Paragraph 182 of respondent's policy provides for apportioning or pro-rating any loss caused by its assured if the latter be covered by other ‘valid and collectible’ insurance.

Paragraph 133 of Zurich's policy provides that ‘with respect to loss arising out of the use of any non-owned automobile’ the Zurich insurance shall be ‘excess insurance over any other valid and collectible insurance available to the insured.’ Under this provision in the Zurich policy it is apparent that since the loss arose out of the use of a non-owned automobile the ‘excess clause’ became operative and thereby Zurich became liable for only the amount of any loss which exceeded the limits of coverage of any other valid and collectible insurance.

It has been determined that such excess insurance is not valid and collectible. Zurich General Accident and Liability Ins. Company v. Clamor, 7 Cir., 124 F.2d 717. Accordingly, since Norris had no other ‘valid and collectible’ insurance, Pacific's apportionment clause in its Paragraph 18 is not applicable and it must stand the loss herein to the limits of its policy. If such limits are below the total loss, Zurich must answer for the excess, within the limits of its policy.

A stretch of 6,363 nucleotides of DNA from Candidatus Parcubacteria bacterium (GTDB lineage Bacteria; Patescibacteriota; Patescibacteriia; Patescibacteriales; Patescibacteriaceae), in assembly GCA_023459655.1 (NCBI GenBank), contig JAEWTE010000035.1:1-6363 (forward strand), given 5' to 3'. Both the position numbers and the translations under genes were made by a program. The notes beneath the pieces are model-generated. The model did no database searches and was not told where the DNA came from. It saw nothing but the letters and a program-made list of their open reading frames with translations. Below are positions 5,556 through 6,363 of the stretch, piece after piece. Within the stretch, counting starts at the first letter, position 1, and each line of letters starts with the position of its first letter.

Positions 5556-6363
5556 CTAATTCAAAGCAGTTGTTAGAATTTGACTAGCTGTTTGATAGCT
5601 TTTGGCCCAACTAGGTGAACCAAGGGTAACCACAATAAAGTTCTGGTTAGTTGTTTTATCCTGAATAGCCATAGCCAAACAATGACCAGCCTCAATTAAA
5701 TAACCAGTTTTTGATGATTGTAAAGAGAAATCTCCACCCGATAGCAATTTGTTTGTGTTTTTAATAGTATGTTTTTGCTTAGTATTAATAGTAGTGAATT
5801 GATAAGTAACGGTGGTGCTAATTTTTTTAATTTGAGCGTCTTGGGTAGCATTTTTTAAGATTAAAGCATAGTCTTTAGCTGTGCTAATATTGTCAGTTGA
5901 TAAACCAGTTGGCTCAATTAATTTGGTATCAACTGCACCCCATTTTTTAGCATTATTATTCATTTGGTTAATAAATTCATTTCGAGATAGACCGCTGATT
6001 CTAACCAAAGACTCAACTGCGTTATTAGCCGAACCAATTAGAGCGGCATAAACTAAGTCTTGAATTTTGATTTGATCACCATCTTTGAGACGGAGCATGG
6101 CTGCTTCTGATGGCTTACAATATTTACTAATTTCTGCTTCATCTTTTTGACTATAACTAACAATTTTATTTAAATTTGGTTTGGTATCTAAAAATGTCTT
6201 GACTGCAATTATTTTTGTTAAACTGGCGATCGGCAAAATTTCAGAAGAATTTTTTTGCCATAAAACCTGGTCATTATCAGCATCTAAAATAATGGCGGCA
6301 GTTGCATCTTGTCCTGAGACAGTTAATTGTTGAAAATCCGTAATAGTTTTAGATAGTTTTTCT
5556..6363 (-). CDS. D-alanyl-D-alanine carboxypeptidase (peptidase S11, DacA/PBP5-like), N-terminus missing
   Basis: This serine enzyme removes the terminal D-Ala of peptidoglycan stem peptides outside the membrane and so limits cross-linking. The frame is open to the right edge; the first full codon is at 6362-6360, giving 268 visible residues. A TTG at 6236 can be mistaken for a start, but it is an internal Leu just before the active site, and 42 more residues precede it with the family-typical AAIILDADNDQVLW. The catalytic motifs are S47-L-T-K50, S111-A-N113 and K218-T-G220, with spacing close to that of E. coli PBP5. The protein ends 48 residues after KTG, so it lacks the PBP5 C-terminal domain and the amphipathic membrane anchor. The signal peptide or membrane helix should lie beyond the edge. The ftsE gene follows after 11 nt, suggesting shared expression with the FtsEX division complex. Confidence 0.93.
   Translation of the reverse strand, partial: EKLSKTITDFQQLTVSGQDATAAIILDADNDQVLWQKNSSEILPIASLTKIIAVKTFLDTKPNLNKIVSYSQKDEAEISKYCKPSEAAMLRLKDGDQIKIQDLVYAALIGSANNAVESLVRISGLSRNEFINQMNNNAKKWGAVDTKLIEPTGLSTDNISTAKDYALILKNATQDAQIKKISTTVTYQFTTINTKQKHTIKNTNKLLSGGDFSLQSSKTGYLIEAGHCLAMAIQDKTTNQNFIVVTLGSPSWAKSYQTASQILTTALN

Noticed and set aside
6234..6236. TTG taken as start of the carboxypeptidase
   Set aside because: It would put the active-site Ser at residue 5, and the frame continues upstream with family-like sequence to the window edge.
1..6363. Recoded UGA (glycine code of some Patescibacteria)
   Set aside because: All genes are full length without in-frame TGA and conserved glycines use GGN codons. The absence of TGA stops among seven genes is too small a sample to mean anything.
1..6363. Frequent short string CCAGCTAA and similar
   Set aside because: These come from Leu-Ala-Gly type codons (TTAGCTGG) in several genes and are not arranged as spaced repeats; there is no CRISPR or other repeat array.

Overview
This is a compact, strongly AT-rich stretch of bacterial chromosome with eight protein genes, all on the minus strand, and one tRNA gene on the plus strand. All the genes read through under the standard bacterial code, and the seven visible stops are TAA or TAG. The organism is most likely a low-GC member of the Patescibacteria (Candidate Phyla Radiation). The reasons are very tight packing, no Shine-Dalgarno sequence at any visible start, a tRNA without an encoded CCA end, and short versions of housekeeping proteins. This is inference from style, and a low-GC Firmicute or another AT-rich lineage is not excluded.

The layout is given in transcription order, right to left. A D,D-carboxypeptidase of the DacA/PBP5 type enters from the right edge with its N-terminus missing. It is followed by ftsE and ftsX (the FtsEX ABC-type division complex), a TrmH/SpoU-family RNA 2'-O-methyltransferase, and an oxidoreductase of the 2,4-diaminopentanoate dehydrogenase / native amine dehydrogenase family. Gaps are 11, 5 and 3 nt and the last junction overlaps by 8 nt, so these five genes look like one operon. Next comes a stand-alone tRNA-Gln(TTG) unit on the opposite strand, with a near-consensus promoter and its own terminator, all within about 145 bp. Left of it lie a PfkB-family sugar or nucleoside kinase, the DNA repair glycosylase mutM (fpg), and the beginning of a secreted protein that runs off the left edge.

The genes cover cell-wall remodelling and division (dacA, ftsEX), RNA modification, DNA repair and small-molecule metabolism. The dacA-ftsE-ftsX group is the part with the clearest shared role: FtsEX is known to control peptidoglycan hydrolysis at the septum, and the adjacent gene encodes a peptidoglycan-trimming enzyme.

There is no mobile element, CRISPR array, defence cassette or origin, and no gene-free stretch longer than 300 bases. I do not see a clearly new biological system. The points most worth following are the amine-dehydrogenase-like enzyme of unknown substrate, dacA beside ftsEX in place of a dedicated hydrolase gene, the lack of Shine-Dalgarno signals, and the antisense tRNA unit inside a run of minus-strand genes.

Respondent argues that (1) the decision in Air Transport Mfg. Company v. Employers Liability Assurance Corporation, 91 Cal.App.2d 129, 204 P.2d 647, 650, compels an apportionment and pro-rating of the loss by both insurers; (2) Zurich's ‘excess clause’ does not and cannot spring into operation because it, too, is conditioned on the presence of other ‘valid and collectible’ insurance being available to its insured, and that under the Air Transport decision the Pacific policy did not meet this requirement since that decision held ‘valid and collectible’ insurance to be only that providing unconditional and not pro-rata coverage.